A TWA pilot, who valiantly maneuvered his plane to avoid colliding with hijacked commercial flights targeting the World Trade Center and the US Capitol on Sept. 11, 2001, is finally being acknowledged for his actions.
The pilot’s heroics were largely ignored by the media amidst the tragic events of 9/11, when Islamic terrorists claimed the lives of 2,977 people through attacks at the World Trade Center, Pentagon, with four hijacked planes.
TWA’s Boeing 767 departed from JFK for St. Louis a minute after American Airlines Flight 11 collided with the North Tower of World Trade Center.
Passengers on the plane were able to see the World Center burning as they ascended towards flying altitude.
That’s when the pilot, who has only been identified by his first name, George, was forced to take evasive action to avoid United Flight 175, which was barreled towards the towers from Boston.
A flight attendant who was on board during the terrifying trip, told The New York Post that George flew the plane up and down in a scissoring motion to avoid the other jet.
The terrified passengers thought they were “going to crash,” when they saw Flight 175 fly “really close” by.
By 9:03 a.m. the crew learned that the ill-fated flight from Boston had collided with the South Tower.
The flight attendants barricaded the cockpit doors with food carts to protect the plane from a potential attack from within, and George warned that he’d assault anyone who entered with an ax.
The situation worsened when passengers turned off airplane mode and found out that the Pentagon had been hit by American Airlines Flight 77 over a half hour later.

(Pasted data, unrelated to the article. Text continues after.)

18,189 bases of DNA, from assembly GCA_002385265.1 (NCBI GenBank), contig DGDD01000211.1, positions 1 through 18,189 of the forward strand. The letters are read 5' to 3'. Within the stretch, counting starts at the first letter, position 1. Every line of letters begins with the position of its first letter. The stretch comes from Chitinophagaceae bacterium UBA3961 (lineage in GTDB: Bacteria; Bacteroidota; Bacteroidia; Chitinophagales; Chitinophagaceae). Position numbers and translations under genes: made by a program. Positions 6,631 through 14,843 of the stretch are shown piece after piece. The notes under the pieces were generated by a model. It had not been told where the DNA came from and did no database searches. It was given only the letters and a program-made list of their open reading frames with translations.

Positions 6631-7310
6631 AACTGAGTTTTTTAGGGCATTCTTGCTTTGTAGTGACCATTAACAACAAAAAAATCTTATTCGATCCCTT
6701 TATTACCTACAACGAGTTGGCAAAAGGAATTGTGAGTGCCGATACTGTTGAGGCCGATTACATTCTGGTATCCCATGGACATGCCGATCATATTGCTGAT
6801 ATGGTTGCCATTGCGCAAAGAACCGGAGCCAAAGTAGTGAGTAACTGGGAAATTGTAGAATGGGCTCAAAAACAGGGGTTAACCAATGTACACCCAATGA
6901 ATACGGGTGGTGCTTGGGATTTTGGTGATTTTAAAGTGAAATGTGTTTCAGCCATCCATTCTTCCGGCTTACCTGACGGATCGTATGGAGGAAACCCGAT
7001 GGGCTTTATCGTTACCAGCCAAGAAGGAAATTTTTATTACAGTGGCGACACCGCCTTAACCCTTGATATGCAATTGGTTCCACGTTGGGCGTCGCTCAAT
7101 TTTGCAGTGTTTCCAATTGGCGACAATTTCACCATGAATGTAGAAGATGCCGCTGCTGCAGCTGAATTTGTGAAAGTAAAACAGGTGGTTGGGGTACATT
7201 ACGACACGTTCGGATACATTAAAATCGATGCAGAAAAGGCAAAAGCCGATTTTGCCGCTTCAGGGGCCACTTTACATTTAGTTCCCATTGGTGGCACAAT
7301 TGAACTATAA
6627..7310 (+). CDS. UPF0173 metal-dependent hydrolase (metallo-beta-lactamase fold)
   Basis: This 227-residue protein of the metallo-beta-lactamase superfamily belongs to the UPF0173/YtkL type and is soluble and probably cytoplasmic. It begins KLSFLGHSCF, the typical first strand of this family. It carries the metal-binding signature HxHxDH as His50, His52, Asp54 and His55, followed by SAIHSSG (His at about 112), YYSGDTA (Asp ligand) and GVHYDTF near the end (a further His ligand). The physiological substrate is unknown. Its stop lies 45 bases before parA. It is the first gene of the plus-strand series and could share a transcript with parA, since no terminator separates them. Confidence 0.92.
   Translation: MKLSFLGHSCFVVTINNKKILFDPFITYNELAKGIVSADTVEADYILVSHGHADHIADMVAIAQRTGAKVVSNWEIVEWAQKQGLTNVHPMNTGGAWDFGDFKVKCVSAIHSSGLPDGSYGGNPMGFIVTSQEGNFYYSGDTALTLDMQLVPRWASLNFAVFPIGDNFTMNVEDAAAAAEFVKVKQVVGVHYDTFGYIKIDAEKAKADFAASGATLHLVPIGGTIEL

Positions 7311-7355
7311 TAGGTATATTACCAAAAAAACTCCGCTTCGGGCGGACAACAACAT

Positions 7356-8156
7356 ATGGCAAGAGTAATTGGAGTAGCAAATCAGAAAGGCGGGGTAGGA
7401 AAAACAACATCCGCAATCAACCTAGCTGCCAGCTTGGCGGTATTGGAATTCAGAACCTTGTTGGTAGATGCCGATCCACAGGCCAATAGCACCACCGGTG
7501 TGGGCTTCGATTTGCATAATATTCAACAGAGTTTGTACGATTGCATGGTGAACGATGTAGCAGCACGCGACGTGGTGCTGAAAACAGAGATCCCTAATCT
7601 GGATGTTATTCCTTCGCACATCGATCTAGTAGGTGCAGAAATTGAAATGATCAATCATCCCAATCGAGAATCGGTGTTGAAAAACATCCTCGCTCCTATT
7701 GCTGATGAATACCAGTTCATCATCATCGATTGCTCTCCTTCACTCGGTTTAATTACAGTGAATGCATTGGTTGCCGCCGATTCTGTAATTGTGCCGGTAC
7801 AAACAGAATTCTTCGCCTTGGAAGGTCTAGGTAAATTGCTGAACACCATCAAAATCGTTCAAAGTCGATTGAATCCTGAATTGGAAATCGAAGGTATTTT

That’s when the cockpit’s proximity alarms warned George that another plane was flying within 500 feet of them.
The jet in question was United Flight 93, which was speeding towards Washington D.C. from Newark.
For the second time that day, George took evasive action and avoided collision with the plane.
Flight 93 went down 26 minutes later, when passengers revolted against the hijackers and crashed into a field in Shanksville, PA.
George diverted the plane to Dayton, Ohio, after the federal government ordered all commercial aircraft to immediately land or be shot down.
In an ABC World News Tonight video, which has recently resurfaced in the lead up to 9/11’s 22nd anniversary, George explained that Flight 175 was not responding to flight control, while changing the planned heading and altitude, so he was instructed to deviate the route anyway he could to avoid a crash.
“We had him in sight — it was a nice day in New York,” George told the outlet at the time. “We were out of the clouds, which helped a lot. We just, you know, dodged him.”
Retired FDNY Lt. Charlie Hubbard, who was on his way to Honolulu, Hawaii, with his brother Jim and girlfriend Kate, said that he witnessed the “smoke coming out” of the World Trade Center as George flew them to safety.
“He saved our lives, without a doubt,” Hubbard remarked.